2015 Hall of Fame Inductee
Judge Paul L. Brady was born in Flint, Michigan and is a graduate of Washburn University School of Law. He was the first African-American ever appointed a Federal Administrative Law Judge. His 31 years of service to the Federal government included 25 years as an Occupational Safety and Health Review Commission Judge. He also served as the First Judge of the agency's Atlanta Regional Office. He is a veteran of the U.S. Navy.
Judge Brady developed an early interest in the law by his personal involvement in the landmark desegregation case Brown v. The Board of Education of Topeka. His aunt, Mrs. Lucinda Todd, initiated the case when she was unable to get music education for her daughter in the city's black schools. Judge Brady said he abandoned a career in psychology after "being inspired by a small group of dedicated people" who met and developed his aunt's case in their home.
Judge Brady, now retired, went on to pursue an illustrious career as a lawyer and judge. He spent 11 years in private practice in Chicago, Illinois, and in1968 became the first African-American attorney employed by the Federal Power Commission. As a supervising trial attorney, he received the Commission's highest award for outstanding performance. Later, he received nationwide recognition for his efforts in organizing government lawyers to assist in the Washington, D.C. Volunteer Neighborhood Legal Services Program. Among other honors, he was an initial inductee in 1991 in the Alumni Hall of Fame of Flint Central High School, his alma mater. In 2004, Washburn Law School also honored Judge Brady by inviting him to be its Commencement Day speaker.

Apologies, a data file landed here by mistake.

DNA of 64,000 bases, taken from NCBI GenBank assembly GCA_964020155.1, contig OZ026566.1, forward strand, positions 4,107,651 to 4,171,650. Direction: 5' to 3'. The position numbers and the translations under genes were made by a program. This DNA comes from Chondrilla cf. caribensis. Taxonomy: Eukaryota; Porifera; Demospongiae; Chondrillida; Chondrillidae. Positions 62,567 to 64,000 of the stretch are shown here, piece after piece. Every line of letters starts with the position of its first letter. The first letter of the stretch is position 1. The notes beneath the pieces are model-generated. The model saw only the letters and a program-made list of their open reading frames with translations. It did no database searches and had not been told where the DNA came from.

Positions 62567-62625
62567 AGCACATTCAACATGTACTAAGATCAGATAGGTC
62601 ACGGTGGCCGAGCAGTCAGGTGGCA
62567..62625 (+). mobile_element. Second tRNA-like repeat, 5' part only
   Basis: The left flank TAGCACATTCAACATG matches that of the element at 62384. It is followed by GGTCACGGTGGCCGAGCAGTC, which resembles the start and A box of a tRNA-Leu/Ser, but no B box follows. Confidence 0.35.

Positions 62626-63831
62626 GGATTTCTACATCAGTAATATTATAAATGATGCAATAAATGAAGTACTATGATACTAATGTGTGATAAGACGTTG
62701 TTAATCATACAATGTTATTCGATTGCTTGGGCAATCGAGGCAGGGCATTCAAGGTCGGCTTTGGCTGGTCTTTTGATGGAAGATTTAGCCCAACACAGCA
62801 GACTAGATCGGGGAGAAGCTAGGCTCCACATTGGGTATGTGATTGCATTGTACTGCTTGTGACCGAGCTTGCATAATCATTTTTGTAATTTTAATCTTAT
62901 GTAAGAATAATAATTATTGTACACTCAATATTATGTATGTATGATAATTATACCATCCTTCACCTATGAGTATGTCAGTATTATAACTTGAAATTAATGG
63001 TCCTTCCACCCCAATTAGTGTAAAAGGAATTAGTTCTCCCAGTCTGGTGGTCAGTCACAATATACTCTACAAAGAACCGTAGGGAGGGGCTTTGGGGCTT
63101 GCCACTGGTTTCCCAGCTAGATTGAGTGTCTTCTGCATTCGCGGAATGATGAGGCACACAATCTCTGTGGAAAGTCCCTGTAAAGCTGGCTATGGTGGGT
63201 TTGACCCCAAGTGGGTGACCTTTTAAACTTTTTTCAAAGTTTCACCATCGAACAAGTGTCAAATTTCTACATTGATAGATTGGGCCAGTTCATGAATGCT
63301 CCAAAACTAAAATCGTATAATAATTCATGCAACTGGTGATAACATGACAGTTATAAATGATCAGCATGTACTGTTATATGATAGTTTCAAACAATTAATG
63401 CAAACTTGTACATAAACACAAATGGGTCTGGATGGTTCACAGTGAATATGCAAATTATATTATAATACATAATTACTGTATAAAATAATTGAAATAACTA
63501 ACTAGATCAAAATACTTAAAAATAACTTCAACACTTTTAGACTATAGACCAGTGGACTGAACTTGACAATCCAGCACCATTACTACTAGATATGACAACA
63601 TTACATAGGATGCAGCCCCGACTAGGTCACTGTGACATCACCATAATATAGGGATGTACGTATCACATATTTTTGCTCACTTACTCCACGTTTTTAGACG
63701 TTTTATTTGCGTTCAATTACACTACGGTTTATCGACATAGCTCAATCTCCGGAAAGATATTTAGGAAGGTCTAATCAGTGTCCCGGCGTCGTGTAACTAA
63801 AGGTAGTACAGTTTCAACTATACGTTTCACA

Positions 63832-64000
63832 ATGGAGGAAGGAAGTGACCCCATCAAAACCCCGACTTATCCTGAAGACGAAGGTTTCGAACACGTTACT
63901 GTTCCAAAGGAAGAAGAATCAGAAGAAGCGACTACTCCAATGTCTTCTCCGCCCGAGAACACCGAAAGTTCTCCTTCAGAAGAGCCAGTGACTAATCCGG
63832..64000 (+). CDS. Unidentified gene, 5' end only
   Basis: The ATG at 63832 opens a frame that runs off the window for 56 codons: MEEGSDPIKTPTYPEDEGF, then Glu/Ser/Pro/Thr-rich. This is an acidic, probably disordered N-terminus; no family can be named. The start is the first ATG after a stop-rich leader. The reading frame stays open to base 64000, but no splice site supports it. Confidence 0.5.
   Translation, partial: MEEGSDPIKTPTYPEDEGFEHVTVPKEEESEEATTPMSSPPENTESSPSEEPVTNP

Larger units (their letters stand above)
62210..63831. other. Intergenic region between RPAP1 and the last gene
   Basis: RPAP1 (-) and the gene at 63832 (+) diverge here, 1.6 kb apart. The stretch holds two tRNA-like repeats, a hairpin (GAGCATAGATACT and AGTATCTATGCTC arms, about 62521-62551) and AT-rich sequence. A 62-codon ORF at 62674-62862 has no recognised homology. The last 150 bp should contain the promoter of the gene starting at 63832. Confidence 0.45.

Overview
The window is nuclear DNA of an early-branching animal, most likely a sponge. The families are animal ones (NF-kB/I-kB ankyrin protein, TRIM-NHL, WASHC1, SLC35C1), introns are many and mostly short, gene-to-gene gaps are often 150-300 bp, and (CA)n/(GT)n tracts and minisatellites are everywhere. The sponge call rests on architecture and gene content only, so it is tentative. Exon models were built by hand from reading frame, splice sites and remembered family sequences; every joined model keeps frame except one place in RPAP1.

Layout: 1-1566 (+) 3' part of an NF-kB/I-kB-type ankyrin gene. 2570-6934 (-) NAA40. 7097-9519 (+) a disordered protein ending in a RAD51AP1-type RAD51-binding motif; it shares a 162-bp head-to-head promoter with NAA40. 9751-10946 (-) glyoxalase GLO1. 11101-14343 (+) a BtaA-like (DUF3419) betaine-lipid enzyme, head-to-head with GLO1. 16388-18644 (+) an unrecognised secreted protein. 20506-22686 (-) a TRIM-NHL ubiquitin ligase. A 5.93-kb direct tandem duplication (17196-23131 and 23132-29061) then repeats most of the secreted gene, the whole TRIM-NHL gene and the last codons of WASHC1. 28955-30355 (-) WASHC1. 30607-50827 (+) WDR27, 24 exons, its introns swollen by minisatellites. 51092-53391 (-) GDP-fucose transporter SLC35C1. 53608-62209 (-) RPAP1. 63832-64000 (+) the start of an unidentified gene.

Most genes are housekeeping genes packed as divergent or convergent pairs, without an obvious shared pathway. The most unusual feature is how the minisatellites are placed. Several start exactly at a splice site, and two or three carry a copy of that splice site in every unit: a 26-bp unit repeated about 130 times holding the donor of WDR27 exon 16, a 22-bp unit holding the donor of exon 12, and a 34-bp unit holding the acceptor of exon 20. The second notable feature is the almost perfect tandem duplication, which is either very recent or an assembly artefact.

Judge Brady is a lifetime member of the National Association for the Advancement of Colored People. He is the author of A Certain Blindness, a book chronicling his family's history as typical of the efforts of other African-American families to participate in the pursuit of America's democratic vision. Included in the book is the story of his uncle Bass Reeves, a former slave, appointed as a U.S. Deputy Marshall in 1875. Bass Reeves was the first Africa-American Federal Officer to serve on the Western Frontier. Judge Brady accepted Bass Reeves' posthumous induction as the first African-American in the Great Westerners Hall of the Cowboy Hall of Fame in Oklahoma City. He also accepted Bass Reeves' posthumous induction into the National Multicultural Western Heritage Museum Hall of Fame in Fort Worth, Texas in 2006. Judge Brady is the author of The Black Badge: Deputy United States Marshal Bass Reeves from Slave to Heroic Lawman, a book about his great-uncle, Bass Reeves, a former slave, who, in 1875, was appointed U.S. Deputy Marshal and became the first African-American to serve as a federal enforcement officer on the western frontier.
Judge Brady is the father of two children Paul L. Brady, Jr., and Dr. Kathleen Brady. He lives in Atlanta, Georgia with his wife Xernona Clayton, a television executive, civil rights activist and founder and creator of the Trumpet Awards.
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